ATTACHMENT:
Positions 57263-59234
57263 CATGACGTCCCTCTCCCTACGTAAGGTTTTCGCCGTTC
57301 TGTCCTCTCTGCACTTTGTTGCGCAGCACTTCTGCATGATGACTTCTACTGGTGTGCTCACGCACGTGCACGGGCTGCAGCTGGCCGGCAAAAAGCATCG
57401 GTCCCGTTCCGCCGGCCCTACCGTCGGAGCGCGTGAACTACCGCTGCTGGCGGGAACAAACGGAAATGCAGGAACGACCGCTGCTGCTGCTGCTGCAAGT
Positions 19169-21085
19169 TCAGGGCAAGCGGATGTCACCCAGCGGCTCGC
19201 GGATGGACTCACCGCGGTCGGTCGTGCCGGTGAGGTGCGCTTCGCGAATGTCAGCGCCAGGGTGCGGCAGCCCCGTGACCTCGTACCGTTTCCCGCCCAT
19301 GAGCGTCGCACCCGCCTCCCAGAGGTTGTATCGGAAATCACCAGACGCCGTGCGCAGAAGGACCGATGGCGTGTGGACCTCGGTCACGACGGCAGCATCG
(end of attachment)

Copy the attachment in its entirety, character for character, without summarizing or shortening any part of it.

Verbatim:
Positions 57263-59234
57263 CATGACGTCCCTCTCCCTACGTAAGGTTTTCGCCGTTC
57301 TGTCCTCTCTGCACTTTGTTGCGCAGCACTTCTGCATGATGACTTCTACTGGTGTGCTCACGCACGTGCACGGGCTGCAGCTGGCCGGCAAAAAGCATCG
57401 GTCCCGTTCCGCCGGCCCTACCGTCGGAGCGCGTGAACTACCGCTGCTGGCGGGAACAAACGGAAATGCAGGAACGACCGCTGCTGCTGCTGCTGCAAGT
Positions 19169-21085
19169 TCAGGGCAAGCGGATGTCACCCAGCGGCTCGC
19201 GGATGGACTCACCGCGGTCGGTCGTGCCGGTGAGGTGCGCTTCGCGAATGTCAGCGCCAGGGTGCGGCAGCCCCGTGACCTCGTACCGTTTCCCGCCCAT
19301 GAGCGTCGCACCCGCCTCCCAGAGGTTGTATCGGAAATCACCAGACGCCGTGCGCAGAAGGACCGATGGCGTGTGGACCTCGGTCACGACGGCAGCATCG